Melissa Broder is the author of two poetry collections, Meat Heart (Publishing Genius, 2012) and When You Say One Thing But Mean Your Mother (Ampersand Books, 2010). She edits La Petite Zine and curates the Polestar Poetry Series. By day, she is a publicity manager at Penguin. I was excited to speak with Melissa because, in addition to being an accomplished poet, she is connected to both the “major house” world and the indie landscape—and thus offers an interesting perspective for this series. Below we have talk of making colors into nouns, alchemy, what sells poetry, an indie lit boy pin-up calendar, and the part of the publishing process when “you’re left with you again.” Yes, all that. So read on.Laura: You’re the Chief Editor of La Petite Zine. I loved your current all-women issue. How did that come about?
Melissa Broder: Certain journals are comprised of mostly male writers, but they’re never called “the men’s issue.” So we thought: what if we publish an all-female issue but we don’t address it as such. We won’t call it a women’s issue; we’ll just call it an issue. This turned into an experiment to see how long it would take for readers to notice.
We actually considered publishing two men in the issue to create an alternate universe-version of what a lot of journals look like. At one point it was 16 women plus Jason Bredle and Noah Falck. But we decided to keep it all women, and Bredle and Falck will be published in our next issue in October.
Laura: How long did it take readers to notice?
MB: Hmmm. Hard to say. Some people noticed right away, and some never noticed at all!
Laura: LPZ has been around since 1999, a fairly long time in lit mag land—what’s the secret to LPZ’s longevity? Kale? Fish oil capsules?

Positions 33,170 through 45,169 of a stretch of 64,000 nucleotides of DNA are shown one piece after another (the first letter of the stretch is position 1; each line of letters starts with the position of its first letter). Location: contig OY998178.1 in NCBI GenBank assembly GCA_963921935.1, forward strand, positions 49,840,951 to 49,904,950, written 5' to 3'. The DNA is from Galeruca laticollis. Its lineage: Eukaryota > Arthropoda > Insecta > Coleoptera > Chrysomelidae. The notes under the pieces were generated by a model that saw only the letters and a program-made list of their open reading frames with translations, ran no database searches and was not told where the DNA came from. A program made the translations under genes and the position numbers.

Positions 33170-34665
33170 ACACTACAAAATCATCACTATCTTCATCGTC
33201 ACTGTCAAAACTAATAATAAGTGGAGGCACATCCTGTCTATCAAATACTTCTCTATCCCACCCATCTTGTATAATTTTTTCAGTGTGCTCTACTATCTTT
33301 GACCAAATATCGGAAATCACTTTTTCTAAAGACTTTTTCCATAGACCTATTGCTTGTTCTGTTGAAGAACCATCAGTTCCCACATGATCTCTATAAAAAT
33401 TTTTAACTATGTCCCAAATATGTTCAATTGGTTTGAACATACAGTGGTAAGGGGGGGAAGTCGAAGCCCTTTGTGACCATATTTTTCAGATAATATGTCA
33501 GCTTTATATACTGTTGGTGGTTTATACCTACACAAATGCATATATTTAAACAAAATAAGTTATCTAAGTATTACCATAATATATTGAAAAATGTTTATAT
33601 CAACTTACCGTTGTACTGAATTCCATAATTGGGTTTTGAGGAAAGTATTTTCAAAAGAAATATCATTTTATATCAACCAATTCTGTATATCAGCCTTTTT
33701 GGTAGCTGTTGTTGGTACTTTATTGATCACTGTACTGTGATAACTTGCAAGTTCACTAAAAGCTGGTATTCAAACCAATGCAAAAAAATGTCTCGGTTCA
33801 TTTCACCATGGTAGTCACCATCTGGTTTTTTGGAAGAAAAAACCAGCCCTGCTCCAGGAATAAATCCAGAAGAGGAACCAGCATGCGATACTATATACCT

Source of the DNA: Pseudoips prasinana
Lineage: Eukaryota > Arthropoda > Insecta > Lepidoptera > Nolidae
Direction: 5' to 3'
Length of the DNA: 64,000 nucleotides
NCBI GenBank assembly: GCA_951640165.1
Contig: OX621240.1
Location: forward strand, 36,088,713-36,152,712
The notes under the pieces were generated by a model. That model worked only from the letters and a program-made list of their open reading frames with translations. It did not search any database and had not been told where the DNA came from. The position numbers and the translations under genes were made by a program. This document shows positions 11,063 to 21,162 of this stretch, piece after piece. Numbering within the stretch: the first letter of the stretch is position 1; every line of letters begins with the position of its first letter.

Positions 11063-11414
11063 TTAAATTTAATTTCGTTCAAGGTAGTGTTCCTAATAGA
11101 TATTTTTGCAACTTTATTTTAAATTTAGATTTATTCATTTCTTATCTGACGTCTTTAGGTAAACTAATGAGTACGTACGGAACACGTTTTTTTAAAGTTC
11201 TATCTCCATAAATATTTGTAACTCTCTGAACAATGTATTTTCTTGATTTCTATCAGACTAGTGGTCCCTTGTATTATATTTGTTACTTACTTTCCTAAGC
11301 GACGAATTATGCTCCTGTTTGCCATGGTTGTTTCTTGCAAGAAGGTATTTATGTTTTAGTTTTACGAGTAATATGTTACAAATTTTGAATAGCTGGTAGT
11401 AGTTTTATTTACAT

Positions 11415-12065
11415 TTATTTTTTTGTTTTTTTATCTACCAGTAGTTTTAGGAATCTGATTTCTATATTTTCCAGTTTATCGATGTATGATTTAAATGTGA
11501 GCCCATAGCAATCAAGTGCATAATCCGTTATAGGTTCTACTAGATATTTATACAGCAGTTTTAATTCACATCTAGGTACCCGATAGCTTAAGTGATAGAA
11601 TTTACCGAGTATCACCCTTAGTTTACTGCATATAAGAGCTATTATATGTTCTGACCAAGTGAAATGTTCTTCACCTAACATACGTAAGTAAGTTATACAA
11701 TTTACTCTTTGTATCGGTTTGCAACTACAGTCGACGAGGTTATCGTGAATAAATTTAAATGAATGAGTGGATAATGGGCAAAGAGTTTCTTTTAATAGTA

MB: There’s always been something special about LPZ. I’ve had a crush on her for years. I think it’s that we’re very selective in curating the text, but we’re not stodgy. The editors before us, Danielle Pafunda, Jeffrey Salane, and Daniel Nester had discriminating taste coupled with a sense of levity. We’re trying to carry on that tradition.
Laura: Your second book of poems, Meat Heart, is forthcoming from Publishing Genius in 2012. Tell us more?
MB: It’s exciting to be published by PGP, because I love their books. Rachel B. Glaser’s Pee On Water is a total trip; it’s like the bulls eye in the center of a cosmic bagel. We Are All Good If They Try Hard Enough by Mike Young takes that navel gaze we poets tend to hold too long and flips it outward. He’s a very generous poet. Mairead Byrne changed the way I think about poetry—I didn’t even know what pattern poetry was before I read her work. She’s a magician. She makes colors into nouns. So I’m in really good company.
Laura: I adore your poem “Waterfall,” which will be in Meat Heart. “& I keep going to god too clean as though god/is frightened of muddy feet” is so killer. Where did this poem come from?
MB: Thank you. I’ve always been fascinated with vomiting. It’s such a primal, involuntary act—sexual even, like ejaculation. It’s disgusting, but it’s real. And I’ve always struggled with the illusion that the spiritual path is a well-groomed, perfect trajectory. So this poem wants to believe that if humans can embrace each other at their most vile, perhaps god doesn’t judge either. Come as you are. Go to god messy. Vomit as holy.
Laura: Sometimes, to my feeble fiction writer ear, poetry can seem either too flip or too self-consciously full of Meaning. Something I love about your work is the tone, that wonderful swirl of casualness and surrealness and profundity. Is a particular tone something you actively cultivate, or does it come onto the page pretty naturally?
MB: It’s alchemy. It’s me, and it’s not me. I write using a word bank comprised of nouns thefted from other texts. I use the stolen language, plus textual constraints like syllabics, so that the dominant and defensive parts of me are no longer allowed to dominate and defend—at least rhythmically and in terms of language. I’m forced to tell stories in new terms, and that evolves the stories. At my best, I’m a channel.